Aside from weight loss commercials and the little seen, self-deprecating comedy series, Fat Actress, Kirstie Alley hasn't done much since Veronica's Closet, aside from occasionally being criticized for her girth in tabloids. It's a running joke and cultural tidbit that isn't lost on this overly manufactured and formulaic sitcom, which has the premise of a successful Broadway actress meeting her adult son that she gave up for adoption 26 years prior.

He, like her unspoken persona of late, is a bit of a frumpy loser. Working at a doughnut shop, Arlo (Eric Petersen) jumps into her life early in the pilot episode, oblivious to her shallow commentary and casual attempts to dismiss him. His presence is like an ego reflection of self, revealing on the outside the sort of person she is on the inside, tarnishing her narcissism and elitist disposition by physically representing the imperfections she tries to mask.

Her personal assistant (Rhea Perlman) and her driver (Michael Richards) exchange a few bon mots about her shallowness, but mostly act as voices of reason, convincing her of how investing in this new found relationship might be a good thing for her. None of this results in any humour, with Alley doing her best aging Paris Hilton impression as mirrored by Petersen's clueless dork shtick, but it is altogether interesting and even partially clever, considering the off screen subtext and weird linkage to Cheers and the careers of the actors involved.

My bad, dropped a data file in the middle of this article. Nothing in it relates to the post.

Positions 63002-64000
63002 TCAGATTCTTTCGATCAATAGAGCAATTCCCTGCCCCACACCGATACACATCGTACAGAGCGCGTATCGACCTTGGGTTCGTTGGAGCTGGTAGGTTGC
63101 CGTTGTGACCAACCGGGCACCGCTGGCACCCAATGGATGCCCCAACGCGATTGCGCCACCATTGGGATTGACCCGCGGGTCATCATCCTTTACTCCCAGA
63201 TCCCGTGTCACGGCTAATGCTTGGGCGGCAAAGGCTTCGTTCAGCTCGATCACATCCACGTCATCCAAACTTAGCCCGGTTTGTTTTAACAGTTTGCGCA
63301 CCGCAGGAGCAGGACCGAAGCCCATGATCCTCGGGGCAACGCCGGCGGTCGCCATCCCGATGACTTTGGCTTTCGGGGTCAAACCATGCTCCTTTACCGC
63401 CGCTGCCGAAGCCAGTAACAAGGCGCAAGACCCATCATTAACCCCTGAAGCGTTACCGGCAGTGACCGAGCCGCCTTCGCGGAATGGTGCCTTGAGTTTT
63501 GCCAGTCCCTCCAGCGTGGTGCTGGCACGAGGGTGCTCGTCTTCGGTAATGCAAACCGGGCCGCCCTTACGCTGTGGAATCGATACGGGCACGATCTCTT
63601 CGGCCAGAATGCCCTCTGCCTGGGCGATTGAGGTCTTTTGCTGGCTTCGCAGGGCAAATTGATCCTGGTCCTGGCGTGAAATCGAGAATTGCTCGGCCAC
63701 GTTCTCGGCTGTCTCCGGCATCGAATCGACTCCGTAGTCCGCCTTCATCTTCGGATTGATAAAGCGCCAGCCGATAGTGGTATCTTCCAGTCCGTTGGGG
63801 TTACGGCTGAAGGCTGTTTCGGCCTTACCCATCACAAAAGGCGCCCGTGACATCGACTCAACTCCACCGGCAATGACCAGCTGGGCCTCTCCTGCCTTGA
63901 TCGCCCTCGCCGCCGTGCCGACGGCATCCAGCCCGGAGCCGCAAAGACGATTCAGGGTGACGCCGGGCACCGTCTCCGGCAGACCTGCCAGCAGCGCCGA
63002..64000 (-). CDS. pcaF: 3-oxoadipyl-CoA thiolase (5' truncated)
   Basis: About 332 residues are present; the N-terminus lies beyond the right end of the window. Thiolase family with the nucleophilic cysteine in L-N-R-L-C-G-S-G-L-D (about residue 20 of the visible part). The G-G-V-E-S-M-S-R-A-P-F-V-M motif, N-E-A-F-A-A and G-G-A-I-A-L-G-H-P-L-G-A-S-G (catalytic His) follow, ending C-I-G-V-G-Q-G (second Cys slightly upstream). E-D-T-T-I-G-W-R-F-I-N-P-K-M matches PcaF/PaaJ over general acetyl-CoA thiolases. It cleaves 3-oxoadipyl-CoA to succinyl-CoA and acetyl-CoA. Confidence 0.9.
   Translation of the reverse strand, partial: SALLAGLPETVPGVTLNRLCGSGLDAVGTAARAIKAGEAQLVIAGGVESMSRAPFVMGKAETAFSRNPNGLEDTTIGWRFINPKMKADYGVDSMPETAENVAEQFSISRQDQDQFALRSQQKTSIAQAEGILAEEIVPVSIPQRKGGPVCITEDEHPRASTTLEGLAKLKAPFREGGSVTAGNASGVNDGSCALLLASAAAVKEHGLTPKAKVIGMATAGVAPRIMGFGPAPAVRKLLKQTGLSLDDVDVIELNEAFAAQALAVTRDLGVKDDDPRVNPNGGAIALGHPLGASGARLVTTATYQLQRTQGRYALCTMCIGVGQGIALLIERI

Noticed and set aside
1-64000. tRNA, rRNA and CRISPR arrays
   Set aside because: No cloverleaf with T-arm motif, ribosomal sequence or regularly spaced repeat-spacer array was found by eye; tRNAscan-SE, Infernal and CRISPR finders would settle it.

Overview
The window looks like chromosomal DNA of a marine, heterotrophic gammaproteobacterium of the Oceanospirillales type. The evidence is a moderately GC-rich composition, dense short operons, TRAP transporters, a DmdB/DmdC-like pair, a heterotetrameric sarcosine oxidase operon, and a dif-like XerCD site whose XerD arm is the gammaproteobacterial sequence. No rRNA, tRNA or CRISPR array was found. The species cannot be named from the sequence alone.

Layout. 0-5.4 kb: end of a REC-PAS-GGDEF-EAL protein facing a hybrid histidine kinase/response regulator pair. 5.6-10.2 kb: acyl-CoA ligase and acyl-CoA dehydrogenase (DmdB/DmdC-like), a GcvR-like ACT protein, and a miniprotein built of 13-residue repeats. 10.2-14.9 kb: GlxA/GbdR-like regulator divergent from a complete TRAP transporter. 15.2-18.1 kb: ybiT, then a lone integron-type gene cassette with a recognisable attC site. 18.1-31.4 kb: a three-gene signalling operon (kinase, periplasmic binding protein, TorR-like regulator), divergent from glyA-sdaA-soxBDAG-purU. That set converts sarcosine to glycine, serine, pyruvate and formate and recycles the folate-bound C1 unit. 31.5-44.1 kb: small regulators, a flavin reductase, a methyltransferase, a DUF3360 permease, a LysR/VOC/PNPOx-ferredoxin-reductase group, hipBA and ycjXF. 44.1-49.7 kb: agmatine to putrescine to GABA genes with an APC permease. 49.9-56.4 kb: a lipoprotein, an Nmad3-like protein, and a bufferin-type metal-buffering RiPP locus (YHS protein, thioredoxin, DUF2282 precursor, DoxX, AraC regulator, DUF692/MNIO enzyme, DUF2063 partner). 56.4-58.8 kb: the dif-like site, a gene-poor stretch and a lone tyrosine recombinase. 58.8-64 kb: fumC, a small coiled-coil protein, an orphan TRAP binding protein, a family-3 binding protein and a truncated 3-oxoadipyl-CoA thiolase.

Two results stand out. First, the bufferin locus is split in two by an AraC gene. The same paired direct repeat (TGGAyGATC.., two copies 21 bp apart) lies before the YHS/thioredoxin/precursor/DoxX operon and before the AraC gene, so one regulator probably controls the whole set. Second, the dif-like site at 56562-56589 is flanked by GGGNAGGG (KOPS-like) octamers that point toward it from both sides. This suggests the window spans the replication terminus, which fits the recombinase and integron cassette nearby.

Maddie's (Alley) superficiality, while callous, isn't outrageous or believable enough to work in a sitcom capacity, nor is the fish-out-of-water dynamic that Arlo experiences exploited for great effect. The jokes range from awkward to painfully crude—Arlo works at a doughnut shop called "The Glazed Hole"—leaving more of a discomforting void than anything resembling humour.

But, since this is a highly produced, extremely formulaic, live audience comedy, the pacing and structure is impeccable, giving a vague impression that everything is actually working. Many shows have scraped by on sheer competence and artifice for years--Everybody Loves Raymond did it for almost a decade—so it's possible Kirstie could find a wide audience of people tuning in out of habit. It's unlikely that any of them will laugh, but since they're so used to crappy sitcoms, it's also unlikely they'll notice that they're merely putting in time—staring at a screen blankly—between commercials and product placements.

Kirstie is scheduled as a midseason replacement to air in early 2014 on CTV. (TV Land)